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3

There isn't any "better" solution to this which applies universally, but generally I would err on the use of "You" rather than the person's name when addressing them or referring to them when they are reading. Partly this is because I favour a casual form of address in applications, but there are some other reasons too: Tone "You" presents a more personal ...


6

Using the word "you" should generally be reserved for descriptive texts that address the logged in user. For example, you would say "You have 1 task assigned to you" to illustrate that the user has a task pending, but in a grid of tasks and various status values, it would look more consistent to have the user's display name instead of just "you." If you ...


0

Have you considered assigning the default text an element in this control? If all elements are taken, consider using the center of the circle, perhaps adding an icon there that's in the 'selected' state on page load. That way there's consistency in the way the user controls what content is loaded on the page.


1

What directly comes to mind is a second click. Click once to 'turn on', twice to 'turn off'. Just like how many on/off switches work in the real world. However, I feel like I should tell you that this doesn't seem like good navigation, though. First of it can be considered mystery meat navigation as it's not clear what does what or even that it's ...


0

How important is the "default text" for the user? Assuming it's not terribly important, you might not even need the ability to return to it. But if you do, perhaps you can consider something akin to a back button on an app that appears next to the content title. Or perhaps even on the selected puzzle piece.


3

I'd combine a push notification with an in-app confirmation option. For example, if you want everyone to confirm within 6 hours before the meeting, you can send a push notification to everyone who opted in for the meeting 6 hours before the start time of the meeting. If a user clicks the notification, they are taken to the app where the top confirmation ...


6

In your case "none" is also an option, just like any other option in the dropdown. Why don't just name it "None"!? It's a selectbox/dropdown, you don't need to add "Select one" or "Make a choice" to make that clear. Place a label and make it helpful: "Which fruit do you like?" If the dropdown is a mandatory field in the form, you can make one option ...


3

This really depends on the usage behavior of your app. If you're able to provide some direct helpful actions in the "ContextMenu" then please use a contextmenu on click. So the user is able to interact with your app without opening it (= fast access). Best example would be the power mode of Windows 8.1, see screenshot. Here is the Windows 10 screenshot. ...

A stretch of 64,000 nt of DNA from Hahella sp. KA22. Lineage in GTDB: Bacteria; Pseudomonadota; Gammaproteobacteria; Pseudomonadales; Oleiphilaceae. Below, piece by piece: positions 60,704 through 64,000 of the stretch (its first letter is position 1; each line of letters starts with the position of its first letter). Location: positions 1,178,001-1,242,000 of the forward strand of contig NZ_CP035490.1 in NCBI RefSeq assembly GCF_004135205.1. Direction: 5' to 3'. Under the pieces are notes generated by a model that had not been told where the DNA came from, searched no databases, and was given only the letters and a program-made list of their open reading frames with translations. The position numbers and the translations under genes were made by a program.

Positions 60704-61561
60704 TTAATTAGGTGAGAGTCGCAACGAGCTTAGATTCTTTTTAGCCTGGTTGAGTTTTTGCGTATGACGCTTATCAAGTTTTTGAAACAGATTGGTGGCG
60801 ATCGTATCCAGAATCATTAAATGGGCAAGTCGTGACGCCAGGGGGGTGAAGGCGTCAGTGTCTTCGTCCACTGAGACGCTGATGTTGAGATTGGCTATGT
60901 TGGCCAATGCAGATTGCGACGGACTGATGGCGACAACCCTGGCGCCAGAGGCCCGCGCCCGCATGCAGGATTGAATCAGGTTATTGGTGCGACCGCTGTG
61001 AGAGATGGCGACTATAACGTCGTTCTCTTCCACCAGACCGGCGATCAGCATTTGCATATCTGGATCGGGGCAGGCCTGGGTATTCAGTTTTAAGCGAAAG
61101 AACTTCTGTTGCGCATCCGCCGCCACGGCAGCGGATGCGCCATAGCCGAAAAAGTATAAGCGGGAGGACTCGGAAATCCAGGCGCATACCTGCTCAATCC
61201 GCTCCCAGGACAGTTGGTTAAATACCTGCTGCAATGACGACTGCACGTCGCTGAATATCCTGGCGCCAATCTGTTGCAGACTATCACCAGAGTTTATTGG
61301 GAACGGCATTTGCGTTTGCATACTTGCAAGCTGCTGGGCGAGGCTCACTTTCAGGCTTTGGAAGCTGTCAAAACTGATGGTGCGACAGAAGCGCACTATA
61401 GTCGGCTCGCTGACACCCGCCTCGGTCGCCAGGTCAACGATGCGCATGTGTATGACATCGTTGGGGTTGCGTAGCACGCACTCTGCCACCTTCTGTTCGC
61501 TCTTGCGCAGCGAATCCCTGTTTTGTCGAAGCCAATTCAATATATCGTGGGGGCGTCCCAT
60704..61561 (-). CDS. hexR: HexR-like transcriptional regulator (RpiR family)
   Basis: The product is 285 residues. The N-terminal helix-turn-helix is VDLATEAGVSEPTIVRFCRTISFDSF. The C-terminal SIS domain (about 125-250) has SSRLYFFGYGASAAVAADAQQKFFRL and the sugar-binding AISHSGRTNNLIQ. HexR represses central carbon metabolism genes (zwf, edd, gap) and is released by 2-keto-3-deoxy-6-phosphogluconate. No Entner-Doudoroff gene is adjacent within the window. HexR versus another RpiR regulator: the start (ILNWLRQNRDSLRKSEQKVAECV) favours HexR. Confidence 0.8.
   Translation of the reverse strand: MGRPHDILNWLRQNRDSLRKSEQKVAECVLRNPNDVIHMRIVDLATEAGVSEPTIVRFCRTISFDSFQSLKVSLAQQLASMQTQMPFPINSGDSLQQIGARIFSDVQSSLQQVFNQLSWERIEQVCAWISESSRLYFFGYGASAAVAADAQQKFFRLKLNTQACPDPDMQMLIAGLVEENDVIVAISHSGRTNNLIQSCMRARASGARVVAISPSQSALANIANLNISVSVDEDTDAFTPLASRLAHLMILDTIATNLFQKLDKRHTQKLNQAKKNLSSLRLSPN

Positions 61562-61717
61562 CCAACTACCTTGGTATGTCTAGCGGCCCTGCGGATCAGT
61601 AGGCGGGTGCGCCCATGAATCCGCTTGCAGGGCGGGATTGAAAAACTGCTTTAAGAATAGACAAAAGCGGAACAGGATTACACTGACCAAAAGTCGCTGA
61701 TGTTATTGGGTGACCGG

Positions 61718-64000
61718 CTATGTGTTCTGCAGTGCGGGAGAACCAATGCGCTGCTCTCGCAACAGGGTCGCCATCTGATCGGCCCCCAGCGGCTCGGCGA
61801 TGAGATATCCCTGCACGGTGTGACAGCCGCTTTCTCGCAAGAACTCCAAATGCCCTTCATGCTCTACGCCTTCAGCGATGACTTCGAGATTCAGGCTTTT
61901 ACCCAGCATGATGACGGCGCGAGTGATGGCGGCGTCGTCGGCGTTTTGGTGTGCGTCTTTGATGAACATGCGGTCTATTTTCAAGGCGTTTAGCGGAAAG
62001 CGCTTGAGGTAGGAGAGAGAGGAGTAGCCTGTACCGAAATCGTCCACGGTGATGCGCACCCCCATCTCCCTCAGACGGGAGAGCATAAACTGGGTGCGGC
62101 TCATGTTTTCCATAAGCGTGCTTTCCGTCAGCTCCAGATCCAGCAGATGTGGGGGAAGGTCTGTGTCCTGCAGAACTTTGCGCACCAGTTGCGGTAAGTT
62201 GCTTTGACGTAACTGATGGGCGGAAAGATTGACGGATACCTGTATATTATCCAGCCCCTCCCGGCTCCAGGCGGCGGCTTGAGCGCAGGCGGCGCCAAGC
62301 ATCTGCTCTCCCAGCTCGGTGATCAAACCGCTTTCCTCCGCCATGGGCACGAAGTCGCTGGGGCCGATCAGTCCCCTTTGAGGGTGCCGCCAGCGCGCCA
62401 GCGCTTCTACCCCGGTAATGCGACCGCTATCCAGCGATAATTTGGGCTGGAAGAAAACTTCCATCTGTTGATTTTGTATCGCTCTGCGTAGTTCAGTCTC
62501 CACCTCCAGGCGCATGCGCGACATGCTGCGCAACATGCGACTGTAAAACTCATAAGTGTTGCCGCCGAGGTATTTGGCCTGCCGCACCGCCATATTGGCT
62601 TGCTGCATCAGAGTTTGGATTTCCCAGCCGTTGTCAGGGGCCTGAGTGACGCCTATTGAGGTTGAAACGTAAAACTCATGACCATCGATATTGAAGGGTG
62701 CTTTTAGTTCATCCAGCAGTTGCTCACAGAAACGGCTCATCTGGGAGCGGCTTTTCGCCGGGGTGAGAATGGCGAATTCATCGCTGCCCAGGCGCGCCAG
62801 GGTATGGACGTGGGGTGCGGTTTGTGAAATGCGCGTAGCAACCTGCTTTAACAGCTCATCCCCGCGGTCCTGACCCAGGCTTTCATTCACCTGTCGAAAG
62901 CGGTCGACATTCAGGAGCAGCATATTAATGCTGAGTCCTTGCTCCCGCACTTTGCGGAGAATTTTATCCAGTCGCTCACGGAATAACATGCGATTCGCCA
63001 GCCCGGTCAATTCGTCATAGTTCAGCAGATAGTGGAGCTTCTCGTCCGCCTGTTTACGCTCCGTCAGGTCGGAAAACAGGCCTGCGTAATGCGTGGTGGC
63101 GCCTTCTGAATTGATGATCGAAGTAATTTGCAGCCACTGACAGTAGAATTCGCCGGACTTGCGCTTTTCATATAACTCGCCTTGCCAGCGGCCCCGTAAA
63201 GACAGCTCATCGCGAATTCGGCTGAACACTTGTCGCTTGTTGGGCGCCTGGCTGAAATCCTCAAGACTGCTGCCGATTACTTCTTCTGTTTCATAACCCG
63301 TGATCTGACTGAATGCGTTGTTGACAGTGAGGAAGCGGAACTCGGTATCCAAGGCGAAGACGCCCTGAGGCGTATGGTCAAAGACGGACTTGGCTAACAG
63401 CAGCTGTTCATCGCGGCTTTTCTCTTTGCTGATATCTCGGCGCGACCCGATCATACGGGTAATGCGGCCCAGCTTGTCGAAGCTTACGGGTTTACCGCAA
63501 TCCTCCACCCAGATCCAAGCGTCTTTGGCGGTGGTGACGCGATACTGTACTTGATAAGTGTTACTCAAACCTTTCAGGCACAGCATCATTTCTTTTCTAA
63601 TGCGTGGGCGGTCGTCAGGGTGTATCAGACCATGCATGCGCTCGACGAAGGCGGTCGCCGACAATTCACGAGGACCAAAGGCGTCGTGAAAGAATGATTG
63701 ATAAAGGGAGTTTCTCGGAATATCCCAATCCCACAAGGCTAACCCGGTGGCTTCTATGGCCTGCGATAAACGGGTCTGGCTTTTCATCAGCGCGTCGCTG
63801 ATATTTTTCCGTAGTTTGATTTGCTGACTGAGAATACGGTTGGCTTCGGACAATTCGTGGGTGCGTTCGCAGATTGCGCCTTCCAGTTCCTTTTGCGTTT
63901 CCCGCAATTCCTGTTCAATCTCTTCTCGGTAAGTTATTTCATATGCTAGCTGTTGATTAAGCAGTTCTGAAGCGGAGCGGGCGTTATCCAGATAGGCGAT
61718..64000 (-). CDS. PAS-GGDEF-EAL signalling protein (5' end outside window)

-1

What you're describing here seems mostly semantical. If there's no specific invitation list, everyone's invited. A simple [ i'm coming! | not interested ] set of buttons in between the event info and attendee list should suffice.


0

I would send the users that are put into the participant list a notification that they have been invited, from there they can accept or decline the invitation. Something like this: When the user then hits accept or decline the participant list can update with either the green check or red 'X' like so: This creates a separation between the process of ...


2

Think about the user's tasks. They're using the app for a particular purpose, working toward certain goals. Ads are, therefore, distractions or hurdles in the way of reaching those goals. You might also be interested in reading about Banner Blindness.


2

In addition to some great links provided by Devin, I would also like to point out this 45 minute video by Leah Buley about modern UX organization. She has discussed many important points like: Conversion rates and UX Role of UX in driving valuations of companies like Slack and AirBnB Different kinds of UX design processes and how they affect revenues, ...


4

The $300 Million Button So you want a case of "so-and-so changed the button and sales went through the roof"? Well I think this is as close as you'll get, it comes with a snazzy title and all. The $300 Million Button Backstory It's hard to imagine a form that could be simpler: two fields, two buttons, and one link. Yet, it turns out this form was ...


7

This question is really easy: conversion improvement is based on UX, because it's based on testing, research, analysis, auditing and deployment based on all of these techniques (between others) in which Marketing is just one of those techniques. And I have a Marketing degree, so believe me I'm not putting down marketing, just considering everything on ...


1

Your question has at least 2 angles: App download strategy Analytics over strategy (or App Acquisition based on strategy) Keep in mind these are very basic angles, there are more, the more granularity, the better. Now, if you take a look to the link on the first angle (just a Google search), you'll find lots of results on STRATEGY. None of them (well, ...


3

Great to see you are building a case for not doing this. From a User Experience perspective, here is some ammunition to help build your case: Norman Nielsen Group - The Most Hated Advertising Techniques: 95% of users (based on 605 respondents) said that their web experience was impacted "negatively" or "very negatively". I recommend reading the full ...


0

You could use an infinite scrolling list, so you only load the first X amount of results (this should be fairly quick). If the user scrolls down towards the bottom, then you load in the next X amount ready for viewing.


1

Solve the problem with a dialog Here's how it could work: you run a check for available games once again, when the user clicks the "Submit" button — no matter how long it took him to fill in the form. If at that point there's another game available, you present him with a dialog: "Meanwhile, another game has become available. Would you like to join it?" ...


2